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The Millionaire Next Door: The Surprising Secrets of America's Wealthy

4.03  ·  Rating details ·  86,793 ratings  ·  3,747 reviews
The incredible national bestseller that is changing people's lives -- and increasing their net worth!


Who are the rich in this country?

What do they do?

Where do they shop?

What do they drive?

How do they invest?

Where did their ancestors come from?

How did they get rich?

Can I ever become one of them?

Get the answers in The Milli

Paperback, 258 pages
Published October 1st 1998 by Gallery Books (first published October 28th 1995)
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Ron Jones Absolutely worth reading! "Big hat no cattle" will resound with you and, not unlike Ido's comment, many surprises.…moreAbsolutely worth reading! "Big hat no cattle" will resound with you and, not unlike Ido's comment, many surprises.(less)
Jeanne I'm now sure I understand you. You can review books here, but you read them elsewhere.…moreI'm now sure I understand you. You can review books here, but you read them elsewhere.(less)

Community Reviews

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Average rating 4.03  ·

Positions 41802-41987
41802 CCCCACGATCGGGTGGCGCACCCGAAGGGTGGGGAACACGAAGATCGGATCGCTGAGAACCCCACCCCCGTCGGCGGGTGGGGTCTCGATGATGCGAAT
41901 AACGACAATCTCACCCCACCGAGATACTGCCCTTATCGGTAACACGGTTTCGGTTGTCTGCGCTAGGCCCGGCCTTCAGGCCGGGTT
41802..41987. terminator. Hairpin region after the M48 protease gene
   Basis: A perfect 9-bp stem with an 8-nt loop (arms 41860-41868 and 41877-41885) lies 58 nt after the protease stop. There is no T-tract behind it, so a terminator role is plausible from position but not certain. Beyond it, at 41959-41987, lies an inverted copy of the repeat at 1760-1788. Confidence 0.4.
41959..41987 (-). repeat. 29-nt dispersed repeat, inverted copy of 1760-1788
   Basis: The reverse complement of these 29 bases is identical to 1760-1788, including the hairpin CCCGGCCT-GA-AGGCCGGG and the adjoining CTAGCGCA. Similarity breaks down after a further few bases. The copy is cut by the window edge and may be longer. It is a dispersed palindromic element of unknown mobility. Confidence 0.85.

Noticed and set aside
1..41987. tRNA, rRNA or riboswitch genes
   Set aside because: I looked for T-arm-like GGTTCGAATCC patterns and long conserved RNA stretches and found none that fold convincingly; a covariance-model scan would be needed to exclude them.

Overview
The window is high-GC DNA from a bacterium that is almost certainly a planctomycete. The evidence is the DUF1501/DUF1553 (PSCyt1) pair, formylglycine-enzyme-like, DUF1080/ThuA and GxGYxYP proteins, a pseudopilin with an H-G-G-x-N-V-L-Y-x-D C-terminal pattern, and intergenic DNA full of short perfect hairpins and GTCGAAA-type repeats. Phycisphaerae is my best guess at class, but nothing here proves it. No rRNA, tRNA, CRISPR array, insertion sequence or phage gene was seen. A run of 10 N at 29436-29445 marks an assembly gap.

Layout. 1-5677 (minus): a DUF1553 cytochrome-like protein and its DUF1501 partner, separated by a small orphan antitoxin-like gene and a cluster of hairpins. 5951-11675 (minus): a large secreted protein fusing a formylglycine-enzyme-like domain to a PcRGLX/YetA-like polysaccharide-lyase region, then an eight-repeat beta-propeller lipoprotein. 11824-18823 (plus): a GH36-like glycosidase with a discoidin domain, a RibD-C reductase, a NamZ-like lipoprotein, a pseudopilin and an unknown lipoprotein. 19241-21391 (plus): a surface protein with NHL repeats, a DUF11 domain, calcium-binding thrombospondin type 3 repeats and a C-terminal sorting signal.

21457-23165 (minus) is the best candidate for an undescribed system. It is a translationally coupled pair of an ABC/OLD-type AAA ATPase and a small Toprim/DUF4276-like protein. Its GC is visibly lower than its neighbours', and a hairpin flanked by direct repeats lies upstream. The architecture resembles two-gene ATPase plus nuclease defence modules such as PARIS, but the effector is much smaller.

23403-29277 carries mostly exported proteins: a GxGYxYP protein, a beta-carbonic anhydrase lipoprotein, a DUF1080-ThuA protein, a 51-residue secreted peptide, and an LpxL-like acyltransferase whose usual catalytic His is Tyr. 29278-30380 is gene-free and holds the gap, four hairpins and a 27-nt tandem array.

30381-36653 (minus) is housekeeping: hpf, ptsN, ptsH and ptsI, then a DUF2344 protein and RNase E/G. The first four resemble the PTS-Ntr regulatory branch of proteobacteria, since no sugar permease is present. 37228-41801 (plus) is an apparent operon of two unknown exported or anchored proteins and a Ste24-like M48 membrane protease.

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 ·  86,793 ratings  ·  3,747 reviews

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Oct 22, 2007 rated it liked it
Recommends it for: Everyone
I learned that there are seven characteristics or common denominators among millionaires in America.

They are:

1.They live well below their means - They are frugal,frugal, frugal. They make more than they can spend. Pretty cool.

2.They allocate their time, energy, and money efficiently, in ways conducive to building wealth - How else did they get there right? Well this goes for those millionaires who didn't inherit their wealth.

3.They believe that financial independence is more important than d
Aug 27, 2008 rated it it was amazing  ·  review of another edition
This was a great audio and text book (yes, I got both versions) - I especially enjoyed the chapter that had "Working for the Tax Man" and "The Martin Method."

95% of the millionaires own stocks - most have 20% or more of their wealth in publicly traded stocks.

Build a good money team: accountant, attorney, financial advisor, and you (and spouse).

Looking to build your money team? Ask your CPA. If you do not have CPA... get one.

Be frugal, know your financial picture, and have goals with your money.
Feb 19, 2008 rated it really liked it
The point of this book comes through loud and clear, the people that we think are millionaires are more than likely swimming in debt. Just because you live in a fancy neighborhood and drive an expensive car does not make you rich. In fact it goes as far as to say that most millionaires live in less costly areas because it costs alot of money to keep up with the JONES! In fact their study showed 37 percent of their millionaires bought used cars opposed to new and paid cash of course. Now their us ...more
Jul 17, 2012 rated it it was ok
It's rare that you can find a book that is as boring as it is sanctimonious. But they pulled it off!